“He’s been a sexual maniac,” the wife told me. “He has erections all day long every day now. We haven’t had this much sex since when we first got together.” And that was 20 years ago. Getting the Penuma, the plumber said, “basically saved our marriage. I wish I had done it sooner.”
But until Elist
—an affable Iranian-born father of three with a mischievous, slightly goofy laugh—got FDA clearance for his implant in 2004, the only procedures available for growing a man’s manhood were temporary, or potentially damaging, or disgusting, or all three. To this day, some surgeons cut the suspensory ligament in the groin so the penis will hang lower, potentially giving the appearance of greater length (but sometimes making stand-at-attention erections tricky). Other doctors inject collagen gel, or your own fat, or insert cadaver cells into the penis, leading to temporary gains (but sometimes to misshapen, lumpy results).
In Tijuana, there’s a doctor who will inject a Brazilian product called Metacrill, which is not approved for use in the U.S. (one doctor I talked to compared it to liquid plexiglass), and there’s a surgeon in Cairo who’s developed a procedure to rotate a flap of groin fat into the penis to make it larger. Still, even as breast implants have become a $300-million-a-year business in the U.S., men have largely been left to make the best of what God gave them. In a world that has always devoted greater resources to diseases affecting more men than women, elective cosmetic surgery has long been an industry focused on females.
That’s begun to change. Especially over the past five years, procedures such as calf and cheekbone implants have increased as men shake off the stigma and embrace the prime drivers of such surgeries in women: vanity and self-affirmation. Without exception, the Penuma patients I interviewed said that their lives had improved since getting the implant. And it wasn’t just about sex. To have continued to settle for the status quo, they said, would have been to deny their potential in every area of life.
By this point you may be wondering: How have I not heard about this? The answer: Elist is currently the only doctor authorized by the FDA to insert the Penuma, and he has all the patients he can handle without doing any marketing other than a basic website. A 66-year-old surgeon with 13 patents to his name, Elist has inserted about 1,300 of his implants in men from all over America and from other countries around the world. The procedure has a 95 percent success rate, according to a five-year clinical study Elist commissioned and presented at an industry conference. That study is part of an ambitious expansion effort spearheaded by his son, a Harvard man who took a leave from his job at a top consulting firm to help his dad make Penuma huge. Elist is petitioning the FDA for clearance that would enable him to begin selling the devices to other doctors and teaching them how to perform the procedure. But until that happens, he’s the only game in town.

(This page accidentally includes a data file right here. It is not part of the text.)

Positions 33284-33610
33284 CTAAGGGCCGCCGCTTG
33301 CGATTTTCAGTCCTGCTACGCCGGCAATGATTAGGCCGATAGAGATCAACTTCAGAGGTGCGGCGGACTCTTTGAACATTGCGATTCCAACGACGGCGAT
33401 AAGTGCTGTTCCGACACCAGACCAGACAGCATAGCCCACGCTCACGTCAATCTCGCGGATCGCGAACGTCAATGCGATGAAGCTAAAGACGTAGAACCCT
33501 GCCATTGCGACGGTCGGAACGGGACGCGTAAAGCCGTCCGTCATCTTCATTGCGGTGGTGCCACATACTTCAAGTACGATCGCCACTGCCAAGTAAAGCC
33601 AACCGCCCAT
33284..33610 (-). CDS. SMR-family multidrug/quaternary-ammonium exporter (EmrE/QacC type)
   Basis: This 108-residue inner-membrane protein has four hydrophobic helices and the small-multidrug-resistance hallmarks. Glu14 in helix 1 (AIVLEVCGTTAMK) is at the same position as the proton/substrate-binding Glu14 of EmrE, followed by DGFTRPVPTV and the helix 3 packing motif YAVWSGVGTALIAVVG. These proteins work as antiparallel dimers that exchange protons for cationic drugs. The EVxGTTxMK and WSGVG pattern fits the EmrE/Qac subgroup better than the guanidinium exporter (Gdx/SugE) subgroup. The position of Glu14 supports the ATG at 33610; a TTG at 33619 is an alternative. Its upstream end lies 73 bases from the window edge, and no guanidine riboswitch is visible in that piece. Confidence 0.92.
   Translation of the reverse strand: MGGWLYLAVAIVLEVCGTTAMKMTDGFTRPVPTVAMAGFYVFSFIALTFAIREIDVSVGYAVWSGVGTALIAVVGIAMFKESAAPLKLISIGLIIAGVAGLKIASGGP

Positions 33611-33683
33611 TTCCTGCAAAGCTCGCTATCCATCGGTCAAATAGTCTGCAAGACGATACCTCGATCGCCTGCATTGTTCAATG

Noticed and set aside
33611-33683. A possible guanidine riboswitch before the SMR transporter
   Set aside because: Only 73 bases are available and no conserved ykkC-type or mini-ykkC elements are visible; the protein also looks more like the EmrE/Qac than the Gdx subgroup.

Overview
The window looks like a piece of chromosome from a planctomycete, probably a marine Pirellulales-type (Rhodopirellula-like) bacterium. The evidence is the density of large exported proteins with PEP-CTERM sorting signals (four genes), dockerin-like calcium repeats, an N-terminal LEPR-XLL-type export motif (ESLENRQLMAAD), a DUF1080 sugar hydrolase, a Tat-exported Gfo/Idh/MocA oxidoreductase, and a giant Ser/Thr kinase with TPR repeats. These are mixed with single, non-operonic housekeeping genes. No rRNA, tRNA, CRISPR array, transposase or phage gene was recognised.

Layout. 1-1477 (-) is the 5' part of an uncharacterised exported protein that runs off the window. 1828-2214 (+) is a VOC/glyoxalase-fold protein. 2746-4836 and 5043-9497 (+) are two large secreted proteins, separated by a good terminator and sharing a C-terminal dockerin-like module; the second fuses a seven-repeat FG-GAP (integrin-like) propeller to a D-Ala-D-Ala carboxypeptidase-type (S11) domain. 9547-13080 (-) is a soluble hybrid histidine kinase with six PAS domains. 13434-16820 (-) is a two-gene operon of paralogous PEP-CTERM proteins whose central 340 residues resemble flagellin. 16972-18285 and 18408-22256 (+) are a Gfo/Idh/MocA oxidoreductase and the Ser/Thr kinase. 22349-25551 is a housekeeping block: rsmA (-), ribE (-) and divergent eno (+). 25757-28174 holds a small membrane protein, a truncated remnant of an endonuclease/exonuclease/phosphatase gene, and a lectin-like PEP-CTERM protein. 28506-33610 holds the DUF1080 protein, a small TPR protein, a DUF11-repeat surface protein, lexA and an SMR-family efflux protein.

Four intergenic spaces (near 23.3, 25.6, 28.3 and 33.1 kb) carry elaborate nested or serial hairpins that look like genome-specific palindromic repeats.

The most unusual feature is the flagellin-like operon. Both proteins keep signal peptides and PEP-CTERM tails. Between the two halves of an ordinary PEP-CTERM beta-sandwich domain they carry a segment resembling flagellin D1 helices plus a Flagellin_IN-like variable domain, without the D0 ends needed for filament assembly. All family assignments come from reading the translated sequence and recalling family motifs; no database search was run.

Elist’s urological career began in 1976, when he came to the U.S. as a medical resident from Tehran. Back in the ’80s, he was the lead author on the first scientific paper that linked cigarette smoking to impotence. Today, in addition to his Penuma surgeries, he is one of L.A.’s go-to guys for prepping adult ritual circumcisions. (Men who want a bris must be conscious to receive the mohel’s blessings, and Elist has a reputation for his skill at administering local anesthetic.) He is also an infertility expert. In his office on Wilshire Boulevard, he has a bulletin board labeled mission accomplished that is covered with photos of babies born with his help. Still, it was the nagging sense that he’d failed to accomplish another mission that led Elist to invent the Penuma.
Since 1980, the doctor had been inserting inflatable penis prostheses (5,000 of them to date) into impotent men, including Hustler publisher Larry Flynt. The devices, which were invented by a Texas surgeon in the early ’70s, re-invigorated these men’s sex lives, and they were grateful—at least at first. But as time went by, many of Elist’s patients came back with a not-small complaint: It seemed their penises were shrinking. It turned out they were right. Because the prosthetic is inserted into the spongy tissue in the core of the penis, as the body encapsulates the foreign object, the tissue constricts. (The opposite happens with the Penuma, because it is inserted under the skin and moves freely, preventing encapsulation. Men report that they actually gain length over time with the Penuma, thanks to the pull of gravity.)
The bottom line: Elist felt that as he solved one problem, he had unintentionally created another. And he wanted to fix that. He knew that silicone was the obvious material to use, because it had been proven safe (and was FDA-cleared) for breast implants and because it does not affix to tissue (thus allowing removal, if necessary, with minimal complications). Design-wise, he did not want to encircle the penis completely, because it needed to be able to expand; he envisioned an implant that would envelop about 80 percent of the organ, leaving a gap along the length of the underside.
The more he got into the logistics, the more Elist realized that the potential market for such an implant was far larger than the number of men who’d experienced shrinkage from inflatable prostheses. Elist’s “dream,” he told me, was to enhance the quality of life of men and their partners—like one gay couple he told me about, both of whom got the procedure done in the hopes of bettering their relationship. For the doctor, this wasn’t just about maximizing patients’ manhood, he said earnestly. This was about making the world a genuinely more joyful place. His original name for the implant? The Hap-penis.